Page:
Brazil: Lula is free, the judge accepts the defense's request


In Brazil, the federal justice of Parana authorized the release of the former Brazilian president, Inacio Lula da Silva, who had been serving a sentence of 8 years and 10 months for corruption since April 2018. The sentence follows the decision of the Supreme Court, which has decided to eliminate the rule that imposes prison sentences if they lose their first appeal, stating that the handcuffs cannot be triggered before all degrees of judgment have been expressed. " "Lula returns to freedom. A great president who fought against poverty and for the redemption of the Brazilian people," Paolo Gentiloni wrote on Twitter.The first thing that Luiz Inacio Lula said he wanted to do, released from prison, is to remarry. Still beloved by the Brazilians, Lula, 73, had made it known last May, when the sentence of the Supreme Court that establishes the indispensability of all levels of judgment to be able to keep a man in prison was still far off. "He's in love, and the first thing he's going to do is get married," his former minister, Luiz Carlos Bresser-Pereira, wrote on Facebook and visited him in the Curitiba penitentiary.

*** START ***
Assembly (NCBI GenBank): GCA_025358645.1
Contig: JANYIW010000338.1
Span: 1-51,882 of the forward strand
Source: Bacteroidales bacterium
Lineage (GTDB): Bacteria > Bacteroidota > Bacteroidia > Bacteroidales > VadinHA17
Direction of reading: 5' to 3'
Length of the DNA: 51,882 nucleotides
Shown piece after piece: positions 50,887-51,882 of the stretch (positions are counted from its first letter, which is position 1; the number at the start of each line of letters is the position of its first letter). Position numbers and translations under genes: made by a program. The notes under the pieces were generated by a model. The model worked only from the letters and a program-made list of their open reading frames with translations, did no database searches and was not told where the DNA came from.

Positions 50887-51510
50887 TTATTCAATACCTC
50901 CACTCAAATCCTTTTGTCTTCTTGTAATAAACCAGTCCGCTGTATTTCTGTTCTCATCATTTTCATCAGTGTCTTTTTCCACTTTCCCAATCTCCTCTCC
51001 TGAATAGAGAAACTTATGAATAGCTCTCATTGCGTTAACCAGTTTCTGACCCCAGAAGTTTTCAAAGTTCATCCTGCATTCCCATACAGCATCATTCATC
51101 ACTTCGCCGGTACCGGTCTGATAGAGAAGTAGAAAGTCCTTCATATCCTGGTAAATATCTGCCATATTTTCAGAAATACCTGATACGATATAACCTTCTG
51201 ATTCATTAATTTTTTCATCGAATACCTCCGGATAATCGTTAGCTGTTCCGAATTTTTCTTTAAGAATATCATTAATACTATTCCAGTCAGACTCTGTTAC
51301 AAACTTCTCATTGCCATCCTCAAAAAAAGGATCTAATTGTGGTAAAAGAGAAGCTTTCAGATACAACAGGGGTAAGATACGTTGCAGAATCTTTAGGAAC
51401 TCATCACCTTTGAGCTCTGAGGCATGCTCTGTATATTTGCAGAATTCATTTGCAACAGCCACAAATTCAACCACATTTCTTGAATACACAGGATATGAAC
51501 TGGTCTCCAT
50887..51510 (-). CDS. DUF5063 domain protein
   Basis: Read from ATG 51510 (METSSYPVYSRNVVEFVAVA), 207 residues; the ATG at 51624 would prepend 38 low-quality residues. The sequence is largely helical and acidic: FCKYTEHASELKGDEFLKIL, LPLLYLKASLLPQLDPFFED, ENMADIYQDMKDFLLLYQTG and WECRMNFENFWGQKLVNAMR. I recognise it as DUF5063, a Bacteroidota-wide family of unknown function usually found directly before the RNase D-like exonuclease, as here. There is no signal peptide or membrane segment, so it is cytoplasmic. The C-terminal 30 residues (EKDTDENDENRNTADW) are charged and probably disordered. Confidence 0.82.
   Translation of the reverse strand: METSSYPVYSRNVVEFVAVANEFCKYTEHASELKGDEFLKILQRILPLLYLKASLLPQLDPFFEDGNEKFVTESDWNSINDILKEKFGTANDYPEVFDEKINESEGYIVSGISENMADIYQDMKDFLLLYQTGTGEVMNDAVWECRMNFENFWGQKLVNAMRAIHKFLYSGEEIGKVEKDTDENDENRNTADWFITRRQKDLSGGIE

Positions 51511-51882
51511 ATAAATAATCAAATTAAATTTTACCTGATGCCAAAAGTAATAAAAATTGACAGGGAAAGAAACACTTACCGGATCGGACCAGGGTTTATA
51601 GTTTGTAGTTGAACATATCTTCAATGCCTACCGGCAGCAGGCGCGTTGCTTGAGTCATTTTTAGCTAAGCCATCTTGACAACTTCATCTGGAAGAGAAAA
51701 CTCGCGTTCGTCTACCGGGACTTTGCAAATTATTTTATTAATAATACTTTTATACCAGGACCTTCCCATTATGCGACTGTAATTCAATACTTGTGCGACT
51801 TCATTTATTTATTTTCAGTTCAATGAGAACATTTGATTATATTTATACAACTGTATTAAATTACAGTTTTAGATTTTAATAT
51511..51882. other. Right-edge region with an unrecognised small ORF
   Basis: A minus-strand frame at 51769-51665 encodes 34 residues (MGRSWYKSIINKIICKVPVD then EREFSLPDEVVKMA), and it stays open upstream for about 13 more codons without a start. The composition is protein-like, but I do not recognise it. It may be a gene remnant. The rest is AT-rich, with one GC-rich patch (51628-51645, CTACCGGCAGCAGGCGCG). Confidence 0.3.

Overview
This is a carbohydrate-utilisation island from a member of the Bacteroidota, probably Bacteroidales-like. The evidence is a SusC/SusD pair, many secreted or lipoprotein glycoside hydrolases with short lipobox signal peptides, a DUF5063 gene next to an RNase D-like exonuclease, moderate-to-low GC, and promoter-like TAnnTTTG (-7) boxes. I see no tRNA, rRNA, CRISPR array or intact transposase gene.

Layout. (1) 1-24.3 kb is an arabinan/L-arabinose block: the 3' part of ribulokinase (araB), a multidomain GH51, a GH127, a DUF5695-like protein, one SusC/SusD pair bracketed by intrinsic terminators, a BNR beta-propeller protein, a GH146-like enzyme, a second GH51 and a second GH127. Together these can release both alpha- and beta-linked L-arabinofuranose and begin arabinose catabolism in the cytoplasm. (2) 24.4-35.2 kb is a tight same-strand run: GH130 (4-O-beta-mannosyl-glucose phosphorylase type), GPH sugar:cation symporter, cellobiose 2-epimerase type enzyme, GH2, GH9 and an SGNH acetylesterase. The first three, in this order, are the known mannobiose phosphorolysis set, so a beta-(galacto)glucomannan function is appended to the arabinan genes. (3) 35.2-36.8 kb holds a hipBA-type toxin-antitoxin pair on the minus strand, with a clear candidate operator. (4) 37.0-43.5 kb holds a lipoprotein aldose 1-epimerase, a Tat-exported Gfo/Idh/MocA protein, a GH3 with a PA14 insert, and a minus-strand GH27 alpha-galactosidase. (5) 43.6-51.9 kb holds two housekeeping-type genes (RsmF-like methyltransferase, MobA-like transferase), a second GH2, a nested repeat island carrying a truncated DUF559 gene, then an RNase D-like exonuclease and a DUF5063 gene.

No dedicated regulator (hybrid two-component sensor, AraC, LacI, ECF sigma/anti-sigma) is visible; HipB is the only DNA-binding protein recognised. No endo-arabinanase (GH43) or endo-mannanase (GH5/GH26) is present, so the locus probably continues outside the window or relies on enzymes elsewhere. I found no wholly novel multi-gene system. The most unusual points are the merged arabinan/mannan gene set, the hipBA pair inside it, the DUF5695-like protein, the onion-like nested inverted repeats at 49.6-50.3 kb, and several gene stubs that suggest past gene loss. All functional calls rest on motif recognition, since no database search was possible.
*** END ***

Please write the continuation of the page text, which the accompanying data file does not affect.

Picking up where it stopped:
The former Brazilian president is today an icon of the left in the country led by Jair Bolsonaro, and perhaps the man most feared by the current head of state. The two convictions for corruption and money laundering, one at 8 and the other at 12, were not enough to make the Brazilians forget the years in which "Lula" (a nickname he used since he was a trade unionist of metallurgists: from 1975 and for almost in the eighties, in full dictatorship, he challenged the ruling military by organizing powerful strikes from the head of the union) he led the largest power in Latin America from 2003 to 2010. Undisputed leader of the Workers' Party, which he co-founded , Lula wins the presidency with a social economy program which, according to official estimates, has taken 29 million people out of poverty. When he leaves power he has a popularity rate of over 80%, which will benefit Dilma Roussef, the party companion who succeeded him as president.

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